The Australian Open’s final sunburn has finally begun to fade, but tennis fans like Bruce Weston are still feeling the glow from the hottest Open ever. 

In fact, it was hot from many angles. Record crowds flocked to Melbourne’s Rod Laver Arena as temperatures spiked above 40C.

For Bruce, Customer and Commercial Manager at Coca-Cola South Pacific, it was an event to remember.

He attended the Australian Open when it first graced Melbourne Park (Now Rod Laver Arena) back in 1988.

“As long as I can remember, Ive always enjoyed watching tennis,” said Bruce. “I admire the fact they can be in a highly competitive sport for hours, but at the end they can shake hands at the net. I think thats one of the attractions, that personal moment that makes people connect with players.”

Certainly, this year’s Open had more than its share of drama, with Stanislas Wawrinka winning the final against men’s world number one Rafael Nadal.

That Nadal had been suffering from a back injury only made his fans - including Weston - admire him more. “Credit to him for gritting his teeth and winning the third set,” said Bruce. “Champions when theyre wounded will do whatever they can to compete.”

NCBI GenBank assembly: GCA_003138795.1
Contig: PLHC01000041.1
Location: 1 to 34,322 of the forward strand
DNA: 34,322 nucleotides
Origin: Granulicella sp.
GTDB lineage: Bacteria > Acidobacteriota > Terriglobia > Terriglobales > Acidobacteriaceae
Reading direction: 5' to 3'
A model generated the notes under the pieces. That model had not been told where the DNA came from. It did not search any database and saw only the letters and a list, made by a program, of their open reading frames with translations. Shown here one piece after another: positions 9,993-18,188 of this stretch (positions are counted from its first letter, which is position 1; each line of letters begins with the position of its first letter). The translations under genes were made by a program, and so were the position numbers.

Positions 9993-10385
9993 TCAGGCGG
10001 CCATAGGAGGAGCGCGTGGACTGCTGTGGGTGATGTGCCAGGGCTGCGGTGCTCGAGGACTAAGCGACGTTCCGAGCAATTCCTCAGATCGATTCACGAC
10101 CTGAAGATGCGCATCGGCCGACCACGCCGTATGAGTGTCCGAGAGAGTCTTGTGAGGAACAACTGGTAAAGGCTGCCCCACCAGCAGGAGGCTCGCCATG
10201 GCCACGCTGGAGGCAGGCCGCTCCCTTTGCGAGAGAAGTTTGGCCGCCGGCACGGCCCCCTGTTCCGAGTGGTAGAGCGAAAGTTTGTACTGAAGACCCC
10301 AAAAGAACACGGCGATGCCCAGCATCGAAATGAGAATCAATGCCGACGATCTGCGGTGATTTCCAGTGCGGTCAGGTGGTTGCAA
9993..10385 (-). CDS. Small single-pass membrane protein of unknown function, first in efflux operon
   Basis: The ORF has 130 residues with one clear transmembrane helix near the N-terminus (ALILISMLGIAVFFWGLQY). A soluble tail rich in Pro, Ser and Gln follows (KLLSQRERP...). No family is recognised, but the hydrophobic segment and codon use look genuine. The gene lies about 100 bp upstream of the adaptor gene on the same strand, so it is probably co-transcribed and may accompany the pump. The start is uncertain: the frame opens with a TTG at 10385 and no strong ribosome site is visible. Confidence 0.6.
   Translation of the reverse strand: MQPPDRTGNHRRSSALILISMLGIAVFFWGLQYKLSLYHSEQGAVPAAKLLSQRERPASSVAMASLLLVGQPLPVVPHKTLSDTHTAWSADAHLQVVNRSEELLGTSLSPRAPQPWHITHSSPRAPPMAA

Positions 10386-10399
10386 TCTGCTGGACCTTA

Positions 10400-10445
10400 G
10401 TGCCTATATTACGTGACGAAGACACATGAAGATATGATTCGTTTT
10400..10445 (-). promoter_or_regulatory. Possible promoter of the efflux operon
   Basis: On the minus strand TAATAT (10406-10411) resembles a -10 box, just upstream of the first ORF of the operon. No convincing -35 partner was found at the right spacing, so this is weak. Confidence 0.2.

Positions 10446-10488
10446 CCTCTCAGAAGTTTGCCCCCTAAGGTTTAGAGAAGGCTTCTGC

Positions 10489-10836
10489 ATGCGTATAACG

Breaking Records

This year’s event was one of the biggest on record, with a record-setting 63,595 arriving on the Australian Open’s opening night. It was also the Open’s busiest year online, with over 17 million unique visits to the official website to catch up on the tennis action.

The Open also fell during one of the country’s hottest weeks in living memory. With temperatures rising above 40C with play being suspended once due to the extreme heat policy being enforced. 

As an official event sponsor, Coca-Cola Amatil spent the first week of the tournament sending three trucks packed with drinks every day. Players were often seen on court gulping from their bottles of ‘Mount Franklin’ and splashing cold water on their faces when the heat got too much, and fans in the crowd kept hydrated with ‘Keep Your Cool’ themed bottles.

For his part, Bruce and his team are already preparing for an even bigger Australian Open in 2015.

“From a whole sport perspective, its looking very strong for the future,” he said. “There are lots of young people coming through. It bodes well for a future for tennis.”